Abstract: In Europe, a cosmetic is deﬁned as any substance or preparation intended to be placed in contact with the various external parts of the human body (epidermis, hair system, nails, lips and external genital organs) or with the teeth and the mucous membranes of the oral cavity with a view exclusively or mainly to cleaning them, perfuming them, changing their appearance and/or correcting body odours and/or protecting them or keeping them in good condition.[...]
Abstract: The paper focuses on historical review of explorations and progress in the field of hair care. The descriptive theme of the survey is accompanied by references to specific investigations of the structure and physico-chemical properties of hair that are essential for evolving of novel processes and products.
Abstract: Although preservatives are necessary to prevent deterioration by microbial growth in cosmetic products, daily skin contact with preserved cosmetic products may cause a preservative contact allergy. Only preservatives with sufficient pre-market risk assessment, presumably being safe for the consumer from a public health point of view, are permitted for use in cosmetic products in the European Union. Notwithstanding the efforts by the European Commission (EC) to avoid epidemics of contact allergy, the former epidemic of contact allergy to methyldibromo glutaronitrile and the unprecedented epidemic of contact allergy to methylisothiazolinone show the procrastination of the European Union risk management process for cosmetic ingredients. Timely risk management is of the utmost importance to avoid rapidly increasing numbers of contact allergy to turn into full-blown epidemics. It is therefore proposed that in order to avoid future epidemics of contact allergy to preservatives, the allowed preservatives in cosmetic products should be entered onto Annex V on a time-limited basis only, and they must be re-evaluated in order to stay on Annex V.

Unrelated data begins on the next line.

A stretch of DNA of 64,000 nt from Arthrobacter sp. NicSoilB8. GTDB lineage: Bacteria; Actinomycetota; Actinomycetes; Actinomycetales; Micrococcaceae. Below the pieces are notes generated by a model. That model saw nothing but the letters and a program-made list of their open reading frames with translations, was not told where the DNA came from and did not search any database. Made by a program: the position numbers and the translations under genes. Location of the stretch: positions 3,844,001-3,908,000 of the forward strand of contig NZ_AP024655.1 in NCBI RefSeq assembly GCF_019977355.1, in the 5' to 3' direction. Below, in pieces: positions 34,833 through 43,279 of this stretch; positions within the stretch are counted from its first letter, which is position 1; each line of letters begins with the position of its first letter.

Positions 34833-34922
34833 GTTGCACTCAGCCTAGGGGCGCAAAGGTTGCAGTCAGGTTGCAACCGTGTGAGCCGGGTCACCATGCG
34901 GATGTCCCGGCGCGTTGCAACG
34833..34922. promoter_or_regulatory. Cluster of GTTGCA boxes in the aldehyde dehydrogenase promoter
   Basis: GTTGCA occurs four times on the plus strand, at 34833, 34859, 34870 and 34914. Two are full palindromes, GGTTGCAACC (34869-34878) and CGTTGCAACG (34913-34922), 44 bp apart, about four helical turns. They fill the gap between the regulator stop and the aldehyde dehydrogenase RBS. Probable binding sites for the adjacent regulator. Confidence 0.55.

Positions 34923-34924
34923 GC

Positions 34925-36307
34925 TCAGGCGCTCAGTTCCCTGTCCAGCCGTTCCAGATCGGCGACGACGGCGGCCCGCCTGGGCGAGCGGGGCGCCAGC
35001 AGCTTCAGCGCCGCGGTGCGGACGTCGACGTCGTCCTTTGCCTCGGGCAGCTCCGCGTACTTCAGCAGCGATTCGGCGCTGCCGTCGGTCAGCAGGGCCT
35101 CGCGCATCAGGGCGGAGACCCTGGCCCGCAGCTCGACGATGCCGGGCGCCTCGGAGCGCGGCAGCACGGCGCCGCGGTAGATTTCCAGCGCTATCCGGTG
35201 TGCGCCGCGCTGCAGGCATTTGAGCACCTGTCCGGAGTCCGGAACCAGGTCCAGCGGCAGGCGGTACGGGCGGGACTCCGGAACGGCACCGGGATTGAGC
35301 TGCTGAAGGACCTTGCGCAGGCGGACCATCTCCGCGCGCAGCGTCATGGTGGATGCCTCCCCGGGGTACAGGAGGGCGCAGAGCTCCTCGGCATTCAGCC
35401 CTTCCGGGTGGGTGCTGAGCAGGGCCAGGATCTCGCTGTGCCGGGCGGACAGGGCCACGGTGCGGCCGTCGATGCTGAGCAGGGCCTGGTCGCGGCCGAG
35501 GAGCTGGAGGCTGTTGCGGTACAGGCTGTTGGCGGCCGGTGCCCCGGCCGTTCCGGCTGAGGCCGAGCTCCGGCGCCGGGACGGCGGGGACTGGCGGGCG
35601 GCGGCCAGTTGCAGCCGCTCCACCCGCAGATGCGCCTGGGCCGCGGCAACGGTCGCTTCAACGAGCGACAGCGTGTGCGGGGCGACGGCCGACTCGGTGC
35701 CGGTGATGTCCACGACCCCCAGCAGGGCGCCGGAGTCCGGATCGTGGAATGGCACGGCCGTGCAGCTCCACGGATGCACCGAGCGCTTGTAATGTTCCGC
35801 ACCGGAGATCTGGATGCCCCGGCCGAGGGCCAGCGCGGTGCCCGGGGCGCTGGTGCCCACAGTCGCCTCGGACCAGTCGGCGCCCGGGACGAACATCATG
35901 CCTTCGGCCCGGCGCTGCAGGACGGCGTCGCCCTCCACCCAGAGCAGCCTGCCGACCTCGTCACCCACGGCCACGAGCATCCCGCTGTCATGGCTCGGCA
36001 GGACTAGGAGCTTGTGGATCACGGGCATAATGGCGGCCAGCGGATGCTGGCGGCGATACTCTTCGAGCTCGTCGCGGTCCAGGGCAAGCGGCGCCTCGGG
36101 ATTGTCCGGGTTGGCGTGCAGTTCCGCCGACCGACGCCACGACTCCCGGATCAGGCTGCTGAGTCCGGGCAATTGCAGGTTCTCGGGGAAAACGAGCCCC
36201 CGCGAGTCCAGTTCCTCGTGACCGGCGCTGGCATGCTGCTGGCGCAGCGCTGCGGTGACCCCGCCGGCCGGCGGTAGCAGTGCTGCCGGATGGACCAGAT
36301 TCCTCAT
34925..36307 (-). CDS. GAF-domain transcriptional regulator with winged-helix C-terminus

Abstract: Everyone desires healthy and beautiful-looking skin. However, as we age, our skin becomes old due to physiological changes. Reactive oxygen species (ROS) is an important pathogenic factor involved in human aging. Human skin is exposed to ROS generated from both extrinsic sources such as as ultraviolet (UV) light from the sun, and intrinsic sources such as endogenous oxidative metabolism. ROS-mediated oxidative stress damages the collagen-rich extracellular matrix (ECM), the hallmark of skin connective tissue aging. Damage to dermal collagenous ECM weakens the skin’s structural integrity and creates an aberrant tissue microenvironment that promotes age-related skin disorders, such as impaired wound healing and skin cancer development. Here, we review recent advances in our understanding of ROS/oxidative stress and skin connective tissue aging.
Abstract: Hair can be strategically divided into two distinct parts: the hair follicle, deeply buried in the skin, and the visible hair fiber. The study of the hair follicle is mainly addressed by biological sciences while the hair fiber is mainly studied from a physicochemical perspective by cosmetic sciences. This paper reviews the key topics in hair follicle biology and hair fiber biochemistry, in particular the ones associated with the genetically determined cosmetic attributes: hair texture and shape. The traditional and widespread hair care procedures that transiently or permanently affect these hair fiber features are then described in detail. When hair is often exposed to some particularly aggressive cosmetic treatments, hair fibers become damaged. The future of hair cosmetics, which are continuously evolving based on ongoing research, will be the development of more efficient and safer procedures according to consumers’ needs and concerns.
Abstract: Depigmentation and skin lightening products, which have been in use for ages in Asian countries where skin whiteness is a major esthetic criterion, are now also highly valued by Western populations, who expose themselves excessively to the sun and develop skin spots as a consequence. After discussing the various possible mechanisms of depigmentation, the different molecules that can be used as well as the status of the products containing them will now be presented. Hydroquinone and derivatives thereof, retinoids, alpha- and beta-hydroxy acids, ascorbic acid, divalent ion chelators, kojic acid, azelaic acid, as well as diverse herbal extracts are described in terms of their efficacy and safety. Since a genuine effect (without toxic effects) is difficult to obtain, prevention by using sunscreen products is always preferable.